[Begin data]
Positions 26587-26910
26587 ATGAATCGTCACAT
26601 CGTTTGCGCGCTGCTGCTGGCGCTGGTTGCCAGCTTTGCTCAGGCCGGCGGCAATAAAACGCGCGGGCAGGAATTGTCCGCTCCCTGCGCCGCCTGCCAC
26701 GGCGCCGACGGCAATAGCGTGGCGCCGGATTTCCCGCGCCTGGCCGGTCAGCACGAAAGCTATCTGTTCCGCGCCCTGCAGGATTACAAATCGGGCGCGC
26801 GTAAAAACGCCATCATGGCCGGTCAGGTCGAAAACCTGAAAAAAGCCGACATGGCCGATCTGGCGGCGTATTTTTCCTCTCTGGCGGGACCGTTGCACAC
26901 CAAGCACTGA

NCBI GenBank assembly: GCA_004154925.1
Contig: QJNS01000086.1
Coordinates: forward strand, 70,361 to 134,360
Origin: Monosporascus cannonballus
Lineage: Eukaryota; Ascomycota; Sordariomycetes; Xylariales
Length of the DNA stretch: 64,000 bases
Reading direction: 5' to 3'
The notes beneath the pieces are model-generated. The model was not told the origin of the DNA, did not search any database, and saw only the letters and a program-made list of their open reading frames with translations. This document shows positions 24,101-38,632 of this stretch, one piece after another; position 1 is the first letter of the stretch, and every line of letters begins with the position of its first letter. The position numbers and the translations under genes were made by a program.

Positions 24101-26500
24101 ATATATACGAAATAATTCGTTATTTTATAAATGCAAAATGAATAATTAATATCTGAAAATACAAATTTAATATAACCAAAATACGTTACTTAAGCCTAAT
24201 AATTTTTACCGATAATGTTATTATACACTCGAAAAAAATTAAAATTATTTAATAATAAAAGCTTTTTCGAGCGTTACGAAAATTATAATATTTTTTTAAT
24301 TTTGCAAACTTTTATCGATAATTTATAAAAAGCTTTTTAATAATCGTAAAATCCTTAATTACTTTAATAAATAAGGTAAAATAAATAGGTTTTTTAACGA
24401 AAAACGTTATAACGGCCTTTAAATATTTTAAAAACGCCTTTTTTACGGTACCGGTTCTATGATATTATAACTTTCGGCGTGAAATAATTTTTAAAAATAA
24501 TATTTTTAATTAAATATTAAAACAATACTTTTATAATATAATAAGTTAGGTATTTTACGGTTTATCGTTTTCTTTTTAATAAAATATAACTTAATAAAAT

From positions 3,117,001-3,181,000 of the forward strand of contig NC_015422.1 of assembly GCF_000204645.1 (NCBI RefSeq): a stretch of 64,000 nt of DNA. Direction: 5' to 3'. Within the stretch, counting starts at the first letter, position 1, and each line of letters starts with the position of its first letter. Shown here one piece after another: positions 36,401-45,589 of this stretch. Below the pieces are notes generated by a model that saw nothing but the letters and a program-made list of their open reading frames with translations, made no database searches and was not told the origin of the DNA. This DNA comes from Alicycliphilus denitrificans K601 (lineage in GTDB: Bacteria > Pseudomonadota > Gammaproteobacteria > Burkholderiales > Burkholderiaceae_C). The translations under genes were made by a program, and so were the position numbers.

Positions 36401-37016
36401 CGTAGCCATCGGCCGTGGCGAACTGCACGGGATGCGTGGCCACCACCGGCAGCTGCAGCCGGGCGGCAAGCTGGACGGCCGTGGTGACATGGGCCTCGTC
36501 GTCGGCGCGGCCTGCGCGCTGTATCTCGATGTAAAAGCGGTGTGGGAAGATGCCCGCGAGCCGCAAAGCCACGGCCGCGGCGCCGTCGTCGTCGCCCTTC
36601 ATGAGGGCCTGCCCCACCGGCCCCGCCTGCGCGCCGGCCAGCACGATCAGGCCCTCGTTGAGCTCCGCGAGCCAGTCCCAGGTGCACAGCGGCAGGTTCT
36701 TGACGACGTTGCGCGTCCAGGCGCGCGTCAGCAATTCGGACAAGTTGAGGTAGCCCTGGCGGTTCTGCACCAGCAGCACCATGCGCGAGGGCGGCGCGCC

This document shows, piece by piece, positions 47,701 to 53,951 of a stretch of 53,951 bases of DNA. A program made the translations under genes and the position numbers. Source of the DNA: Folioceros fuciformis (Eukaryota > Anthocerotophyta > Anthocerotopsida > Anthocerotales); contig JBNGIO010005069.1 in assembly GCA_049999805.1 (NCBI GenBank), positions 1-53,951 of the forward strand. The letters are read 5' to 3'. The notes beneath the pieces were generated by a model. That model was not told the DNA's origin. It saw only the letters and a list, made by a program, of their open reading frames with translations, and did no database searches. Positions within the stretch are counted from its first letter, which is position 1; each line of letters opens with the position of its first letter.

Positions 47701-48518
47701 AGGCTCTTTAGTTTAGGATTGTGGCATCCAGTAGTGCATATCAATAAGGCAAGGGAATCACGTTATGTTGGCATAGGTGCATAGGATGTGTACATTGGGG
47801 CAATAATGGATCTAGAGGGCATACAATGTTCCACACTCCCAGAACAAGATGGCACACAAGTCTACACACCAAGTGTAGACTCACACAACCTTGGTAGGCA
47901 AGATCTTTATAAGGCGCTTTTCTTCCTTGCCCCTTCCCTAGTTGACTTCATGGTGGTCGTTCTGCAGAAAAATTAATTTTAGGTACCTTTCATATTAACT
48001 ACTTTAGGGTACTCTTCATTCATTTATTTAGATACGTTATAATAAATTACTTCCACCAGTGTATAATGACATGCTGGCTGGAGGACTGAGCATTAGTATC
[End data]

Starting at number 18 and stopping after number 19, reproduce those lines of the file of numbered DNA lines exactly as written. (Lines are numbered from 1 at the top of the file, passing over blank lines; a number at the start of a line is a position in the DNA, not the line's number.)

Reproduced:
24301 TTTGCAAACTTTTATCGATAATTTATAAAAAGCTTTTTAATAATCGTAAAATCCTTAATTACTTTAATAAATAAGGTAAAATAAATAGGTTTTTTAACGA
24401 AAAACGTTATAACGGCCTTTAAATATTTTAAAAACGCCTTTTTTACGGTACCGGTTCTATGATATTATAACTTTCGGCGTGAAATAATTTTTAAAAATAA